Montana State University – Mountains and Minds Magazine Spring 2024


This past year, more students than ever before walked into MSU’s classrooms. Nearly 17,000 students enrolled last fall from across the state, country and world and from all walks of life. And of all the places they could have gone, they chose Montana State. Why?

We offer an education that is world class, true. We have faculty who are expert educators and who are at the top of their fields, yes. We are a leader in cutting-edge research. We have staff and programs dedicated to helping students succeed. And we strive to keep higher education affordable so that the children of working-class families in Montana and beyond can learn the skills to find good-paying jobs.

Indeed, we know that higher education is valuable, leading to strong career benefits and opportunities for our students to change their lives, their families and their communities in positive ways. But I think there’s even more to it.

Higher education is a powerful force for progress, both for individual students and for society. When Congress created the land-grant universities over 160 years ago, its aim was that the U.S. would have people with the agricultural talents to feed our nation and the technical know-how to catapult us into the industrial age. The land-grants made it possible for large numbers families to send their children to college, where they received formal training and also became informed, critical thinkers and leaders able to make tough decisions in the people’s interest. Our country was strengthened as a result.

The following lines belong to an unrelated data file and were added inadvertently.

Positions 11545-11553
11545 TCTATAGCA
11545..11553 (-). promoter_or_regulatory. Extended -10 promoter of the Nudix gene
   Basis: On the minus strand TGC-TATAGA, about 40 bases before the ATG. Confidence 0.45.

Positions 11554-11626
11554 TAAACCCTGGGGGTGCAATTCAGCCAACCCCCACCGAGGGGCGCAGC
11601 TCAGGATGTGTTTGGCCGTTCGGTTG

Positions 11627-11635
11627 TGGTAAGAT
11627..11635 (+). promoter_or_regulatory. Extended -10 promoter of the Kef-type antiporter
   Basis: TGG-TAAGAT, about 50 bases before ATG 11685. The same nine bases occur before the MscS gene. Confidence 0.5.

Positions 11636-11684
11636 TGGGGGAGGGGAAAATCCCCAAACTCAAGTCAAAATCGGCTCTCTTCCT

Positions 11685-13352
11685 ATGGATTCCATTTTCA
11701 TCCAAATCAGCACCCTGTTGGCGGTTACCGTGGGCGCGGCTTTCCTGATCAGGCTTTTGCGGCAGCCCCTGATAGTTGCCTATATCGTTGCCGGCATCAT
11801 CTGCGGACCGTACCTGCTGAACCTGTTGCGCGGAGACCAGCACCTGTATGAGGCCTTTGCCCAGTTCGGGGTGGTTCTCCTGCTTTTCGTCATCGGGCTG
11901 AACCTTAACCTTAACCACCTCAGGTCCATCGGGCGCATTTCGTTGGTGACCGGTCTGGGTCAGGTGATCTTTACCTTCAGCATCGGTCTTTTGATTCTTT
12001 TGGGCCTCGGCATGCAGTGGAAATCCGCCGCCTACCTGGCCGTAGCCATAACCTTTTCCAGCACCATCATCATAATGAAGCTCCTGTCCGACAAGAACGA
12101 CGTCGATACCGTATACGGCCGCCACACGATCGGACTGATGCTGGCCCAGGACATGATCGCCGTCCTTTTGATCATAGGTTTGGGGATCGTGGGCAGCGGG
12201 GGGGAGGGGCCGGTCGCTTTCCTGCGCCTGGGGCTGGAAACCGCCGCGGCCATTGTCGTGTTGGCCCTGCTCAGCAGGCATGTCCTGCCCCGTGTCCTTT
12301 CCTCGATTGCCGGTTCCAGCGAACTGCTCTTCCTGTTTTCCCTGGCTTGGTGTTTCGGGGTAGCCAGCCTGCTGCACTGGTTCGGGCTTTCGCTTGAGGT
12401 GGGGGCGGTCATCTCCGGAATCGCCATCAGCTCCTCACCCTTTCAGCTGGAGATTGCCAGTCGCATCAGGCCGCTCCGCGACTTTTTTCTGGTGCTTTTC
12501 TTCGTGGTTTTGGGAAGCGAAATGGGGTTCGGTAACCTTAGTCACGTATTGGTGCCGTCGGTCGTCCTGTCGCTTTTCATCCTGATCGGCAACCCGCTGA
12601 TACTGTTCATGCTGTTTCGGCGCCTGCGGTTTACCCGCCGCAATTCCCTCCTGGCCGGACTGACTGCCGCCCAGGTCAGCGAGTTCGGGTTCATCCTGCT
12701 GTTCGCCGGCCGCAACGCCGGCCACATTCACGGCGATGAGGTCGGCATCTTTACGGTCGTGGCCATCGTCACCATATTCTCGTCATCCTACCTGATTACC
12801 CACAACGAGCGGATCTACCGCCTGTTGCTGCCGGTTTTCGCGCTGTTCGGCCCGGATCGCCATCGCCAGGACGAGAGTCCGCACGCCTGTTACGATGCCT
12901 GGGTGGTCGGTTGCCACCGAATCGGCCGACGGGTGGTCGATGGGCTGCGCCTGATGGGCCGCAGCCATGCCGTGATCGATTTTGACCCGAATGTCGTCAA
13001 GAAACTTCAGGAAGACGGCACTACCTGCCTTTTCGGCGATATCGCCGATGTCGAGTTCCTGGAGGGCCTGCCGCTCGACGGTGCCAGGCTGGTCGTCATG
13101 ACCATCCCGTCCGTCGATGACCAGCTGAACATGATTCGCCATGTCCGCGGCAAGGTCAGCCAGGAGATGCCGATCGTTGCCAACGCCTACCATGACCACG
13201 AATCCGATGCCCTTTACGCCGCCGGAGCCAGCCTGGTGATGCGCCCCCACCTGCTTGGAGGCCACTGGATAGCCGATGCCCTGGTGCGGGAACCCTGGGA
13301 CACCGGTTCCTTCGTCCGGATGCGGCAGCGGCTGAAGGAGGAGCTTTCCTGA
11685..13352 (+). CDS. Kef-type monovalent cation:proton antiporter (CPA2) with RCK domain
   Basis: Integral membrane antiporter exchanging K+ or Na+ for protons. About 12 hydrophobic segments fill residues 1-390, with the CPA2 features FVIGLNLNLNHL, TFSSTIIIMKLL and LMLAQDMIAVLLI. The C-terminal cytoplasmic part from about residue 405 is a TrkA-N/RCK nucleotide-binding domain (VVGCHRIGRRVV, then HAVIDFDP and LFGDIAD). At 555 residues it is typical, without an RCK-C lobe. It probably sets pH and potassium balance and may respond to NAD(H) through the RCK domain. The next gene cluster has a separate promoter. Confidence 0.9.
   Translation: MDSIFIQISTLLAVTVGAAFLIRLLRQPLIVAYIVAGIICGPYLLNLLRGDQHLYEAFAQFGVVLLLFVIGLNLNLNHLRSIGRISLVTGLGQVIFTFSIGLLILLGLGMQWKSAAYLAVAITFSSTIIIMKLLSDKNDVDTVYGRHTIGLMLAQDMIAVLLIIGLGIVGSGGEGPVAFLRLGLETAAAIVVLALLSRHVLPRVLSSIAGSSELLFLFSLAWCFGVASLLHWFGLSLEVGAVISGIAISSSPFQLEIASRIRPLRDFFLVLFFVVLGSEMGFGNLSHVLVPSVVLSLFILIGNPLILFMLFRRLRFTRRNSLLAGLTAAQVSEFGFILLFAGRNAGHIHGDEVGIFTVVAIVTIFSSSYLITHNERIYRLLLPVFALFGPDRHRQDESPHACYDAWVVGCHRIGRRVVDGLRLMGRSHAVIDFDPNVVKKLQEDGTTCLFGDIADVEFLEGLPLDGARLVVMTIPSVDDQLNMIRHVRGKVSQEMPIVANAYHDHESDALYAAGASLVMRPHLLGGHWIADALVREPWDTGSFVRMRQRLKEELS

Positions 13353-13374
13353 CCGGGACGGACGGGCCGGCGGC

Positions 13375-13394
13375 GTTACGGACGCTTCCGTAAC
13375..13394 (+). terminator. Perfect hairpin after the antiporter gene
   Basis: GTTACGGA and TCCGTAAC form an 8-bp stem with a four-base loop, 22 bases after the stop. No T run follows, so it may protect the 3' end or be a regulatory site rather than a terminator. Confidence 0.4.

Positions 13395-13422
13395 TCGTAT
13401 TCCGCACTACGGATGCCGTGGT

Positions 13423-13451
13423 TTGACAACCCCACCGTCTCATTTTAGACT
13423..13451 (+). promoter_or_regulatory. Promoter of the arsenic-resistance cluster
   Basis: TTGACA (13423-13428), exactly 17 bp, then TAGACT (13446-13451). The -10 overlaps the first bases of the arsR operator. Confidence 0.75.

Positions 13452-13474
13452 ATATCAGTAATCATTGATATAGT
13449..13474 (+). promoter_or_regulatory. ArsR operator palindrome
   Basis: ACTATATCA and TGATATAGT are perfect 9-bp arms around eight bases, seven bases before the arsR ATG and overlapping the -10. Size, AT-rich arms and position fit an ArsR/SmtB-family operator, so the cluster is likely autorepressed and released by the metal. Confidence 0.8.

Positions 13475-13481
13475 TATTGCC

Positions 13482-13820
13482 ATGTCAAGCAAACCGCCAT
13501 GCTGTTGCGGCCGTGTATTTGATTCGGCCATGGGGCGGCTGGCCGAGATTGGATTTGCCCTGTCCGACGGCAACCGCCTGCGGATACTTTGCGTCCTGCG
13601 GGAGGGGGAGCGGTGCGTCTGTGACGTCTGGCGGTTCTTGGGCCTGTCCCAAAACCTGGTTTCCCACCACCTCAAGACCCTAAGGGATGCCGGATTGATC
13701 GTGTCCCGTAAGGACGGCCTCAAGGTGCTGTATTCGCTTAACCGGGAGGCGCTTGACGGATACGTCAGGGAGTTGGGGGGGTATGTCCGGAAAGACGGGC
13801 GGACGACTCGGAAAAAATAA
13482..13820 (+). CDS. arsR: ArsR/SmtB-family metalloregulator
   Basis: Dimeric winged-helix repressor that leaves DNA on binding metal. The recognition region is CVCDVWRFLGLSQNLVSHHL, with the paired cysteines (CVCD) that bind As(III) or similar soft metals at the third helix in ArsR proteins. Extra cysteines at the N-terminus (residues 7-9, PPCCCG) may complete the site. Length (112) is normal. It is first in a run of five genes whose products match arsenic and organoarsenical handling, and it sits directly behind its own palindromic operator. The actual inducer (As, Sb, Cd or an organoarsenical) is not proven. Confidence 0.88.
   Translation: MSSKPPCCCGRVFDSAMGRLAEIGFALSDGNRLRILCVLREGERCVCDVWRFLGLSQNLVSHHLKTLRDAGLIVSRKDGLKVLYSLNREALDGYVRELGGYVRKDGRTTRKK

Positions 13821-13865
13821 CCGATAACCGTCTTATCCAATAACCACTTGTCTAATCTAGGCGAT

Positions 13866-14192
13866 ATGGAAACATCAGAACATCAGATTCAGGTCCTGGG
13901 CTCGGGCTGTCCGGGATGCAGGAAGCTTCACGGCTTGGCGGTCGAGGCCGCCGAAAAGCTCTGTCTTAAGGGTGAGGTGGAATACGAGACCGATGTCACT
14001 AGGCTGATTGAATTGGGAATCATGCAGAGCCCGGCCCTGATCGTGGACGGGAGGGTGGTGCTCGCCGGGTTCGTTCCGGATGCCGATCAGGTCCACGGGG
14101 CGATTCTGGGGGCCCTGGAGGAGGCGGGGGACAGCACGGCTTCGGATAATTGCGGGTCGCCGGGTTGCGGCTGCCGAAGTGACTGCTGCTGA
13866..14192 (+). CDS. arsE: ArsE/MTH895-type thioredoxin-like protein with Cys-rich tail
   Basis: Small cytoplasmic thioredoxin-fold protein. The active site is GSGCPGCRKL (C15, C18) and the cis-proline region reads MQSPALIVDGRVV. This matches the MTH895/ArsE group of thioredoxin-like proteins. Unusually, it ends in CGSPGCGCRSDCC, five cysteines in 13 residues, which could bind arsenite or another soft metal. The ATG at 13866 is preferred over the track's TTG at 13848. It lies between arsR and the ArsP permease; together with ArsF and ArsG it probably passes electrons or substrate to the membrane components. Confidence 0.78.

Over the intervening decades, the diversity among college populations has only increased. Students who attend MSU do so alongside people vastly different from themselves, which readies them for life after graduation. I also see another benefit: Exposure to new people and ideas can open their eyes to perspectives they never before considered, a skill that is all too valuable in a world of social media echo chambers and hyper-polarization.

Students weigh many factors when they choose a university, and the number who have chosen Montana State tell me there is something special here. Yes, those students expect to work hard in our laboratories, classrooms and studios to earn their degrees, but they also expect to have experiences they will weave into their lives. They sense that MSU is the place where they will be transformed into the future leaders of our state and nation. They see that this is a place where they will gain perspective and empathy for their fellow human beings.

If that sounds idealistic, then remember that our country was founded on ideals. We should aspire to such examples: I hope our students are idealists, too.

These pages highlight a few of our students who are already making imprints on their world: “Bringing people together” features Flor Vega-Castillo, who came to Montana from Peru and now aspires to a career in higher education administration. “Meet Robert Ford III” introduces us to a star basketball player who joined us from Oregon. And “Innovating with AI” explores how our students, faculty and staff are grappling with changes that are coming as a result of powerful new technologies.

I am so proud of all of our Bobcats, from these featured students to our alumni and friends around the globe. And I can’t wait to see what they — what all of us — do next.

In Blue and Gold,


Waded Cruzado, president
Montana State University


Mountains and Minds Magazine.

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